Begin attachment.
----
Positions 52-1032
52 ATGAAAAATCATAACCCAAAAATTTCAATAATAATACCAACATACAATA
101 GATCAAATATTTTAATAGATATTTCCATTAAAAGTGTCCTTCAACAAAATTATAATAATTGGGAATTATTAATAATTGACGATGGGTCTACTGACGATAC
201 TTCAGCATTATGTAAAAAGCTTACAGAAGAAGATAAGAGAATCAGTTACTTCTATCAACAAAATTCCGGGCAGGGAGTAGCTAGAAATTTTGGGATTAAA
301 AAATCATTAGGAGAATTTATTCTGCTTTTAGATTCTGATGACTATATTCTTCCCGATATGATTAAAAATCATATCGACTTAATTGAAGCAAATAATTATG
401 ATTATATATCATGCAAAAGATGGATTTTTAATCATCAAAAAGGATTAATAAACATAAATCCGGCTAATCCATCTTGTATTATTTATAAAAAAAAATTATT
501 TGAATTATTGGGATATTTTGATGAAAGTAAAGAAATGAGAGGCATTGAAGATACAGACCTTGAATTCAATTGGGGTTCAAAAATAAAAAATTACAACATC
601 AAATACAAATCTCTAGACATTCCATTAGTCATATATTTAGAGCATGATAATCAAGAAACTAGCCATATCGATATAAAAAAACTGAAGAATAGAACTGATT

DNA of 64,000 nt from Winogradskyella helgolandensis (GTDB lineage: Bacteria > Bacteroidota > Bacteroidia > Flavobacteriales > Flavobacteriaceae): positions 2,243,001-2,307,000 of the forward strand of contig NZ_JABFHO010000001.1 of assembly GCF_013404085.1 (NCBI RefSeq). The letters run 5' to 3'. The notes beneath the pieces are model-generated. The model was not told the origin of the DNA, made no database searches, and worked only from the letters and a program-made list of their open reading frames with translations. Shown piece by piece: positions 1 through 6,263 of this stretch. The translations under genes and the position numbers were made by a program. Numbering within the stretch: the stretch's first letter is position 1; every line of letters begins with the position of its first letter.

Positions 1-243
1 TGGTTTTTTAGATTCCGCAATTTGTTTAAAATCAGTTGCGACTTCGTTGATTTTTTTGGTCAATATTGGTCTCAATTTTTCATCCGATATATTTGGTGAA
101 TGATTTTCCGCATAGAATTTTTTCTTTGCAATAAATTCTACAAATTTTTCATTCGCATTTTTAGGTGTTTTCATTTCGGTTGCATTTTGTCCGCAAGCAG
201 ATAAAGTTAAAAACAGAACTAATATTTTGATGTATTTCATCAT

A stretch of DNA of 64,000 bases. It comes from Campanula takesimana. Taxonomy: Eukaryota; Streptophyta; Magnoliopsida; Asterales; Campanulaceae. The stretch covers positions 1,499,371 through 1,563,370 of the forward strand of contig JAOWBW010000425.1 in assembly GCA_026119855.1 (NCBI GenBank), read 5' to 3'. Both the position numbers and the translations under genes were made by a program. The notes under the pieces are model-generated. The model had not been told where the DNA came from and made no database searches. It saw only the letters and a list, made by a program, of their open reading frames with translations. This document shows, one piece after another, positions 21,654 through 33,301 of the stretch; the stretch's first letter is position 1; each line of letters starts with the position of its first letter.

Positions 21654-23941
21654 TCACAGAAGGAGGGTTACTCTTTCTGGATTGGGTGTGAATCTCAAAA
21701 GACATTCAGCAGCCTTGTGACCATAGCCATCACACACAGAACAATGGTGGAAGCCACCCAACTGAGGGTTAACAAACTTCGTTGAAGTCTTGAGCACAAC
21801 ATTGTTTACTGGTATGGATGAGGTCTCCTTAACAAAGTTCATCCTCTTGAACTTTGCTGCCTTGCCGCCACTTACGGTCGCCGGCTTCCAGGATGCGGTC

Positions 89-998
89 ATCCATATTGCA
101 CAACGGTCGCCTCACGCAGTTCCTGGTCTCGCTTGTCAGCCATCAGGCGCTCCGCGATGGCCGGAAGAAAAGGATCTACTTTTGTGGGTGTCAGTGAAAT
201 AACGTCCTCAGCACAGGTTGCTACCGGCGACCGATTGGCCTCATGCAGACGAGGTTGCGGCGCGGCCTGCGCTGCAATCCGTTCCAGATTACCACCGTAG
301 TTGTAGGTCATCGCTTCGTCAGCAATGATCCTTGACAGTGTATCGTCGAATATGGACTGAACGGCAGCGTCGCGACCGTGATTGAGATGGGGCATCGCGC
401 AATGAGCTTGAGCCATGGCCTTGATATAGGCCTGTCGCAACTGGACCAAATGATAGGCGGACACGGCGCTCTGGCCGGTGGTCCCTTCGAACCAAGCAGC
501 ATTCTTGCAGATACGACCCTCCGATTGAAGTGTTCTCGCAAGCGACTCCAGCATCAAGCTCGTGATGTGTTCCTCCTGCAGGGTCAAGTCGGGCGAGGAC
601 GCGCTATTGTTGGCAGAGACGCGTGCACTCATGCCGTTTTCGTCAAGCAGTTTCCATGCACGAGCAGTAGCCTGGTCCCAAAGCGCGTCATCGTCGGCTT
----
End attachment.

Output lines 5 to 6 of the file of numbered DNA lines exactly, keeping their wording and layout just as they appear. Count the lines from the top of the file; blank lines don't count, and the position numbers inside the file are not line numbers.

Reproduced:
301 AAATCATTAGGAGAATTTATTCTGCTTTTAGATTCTGATGACTATATTCTTCCCGATATGATTAAAAATCATATCGACTTAATTGAAGCAAATAATTATG
401 ATTATATATCATGCAAAAGATGGATTTTTAATCATCAAAAAGGATTAATAAACATAAATCCGGCTAATCCATCTTGTATTATTTATAAAAAAAAATTATT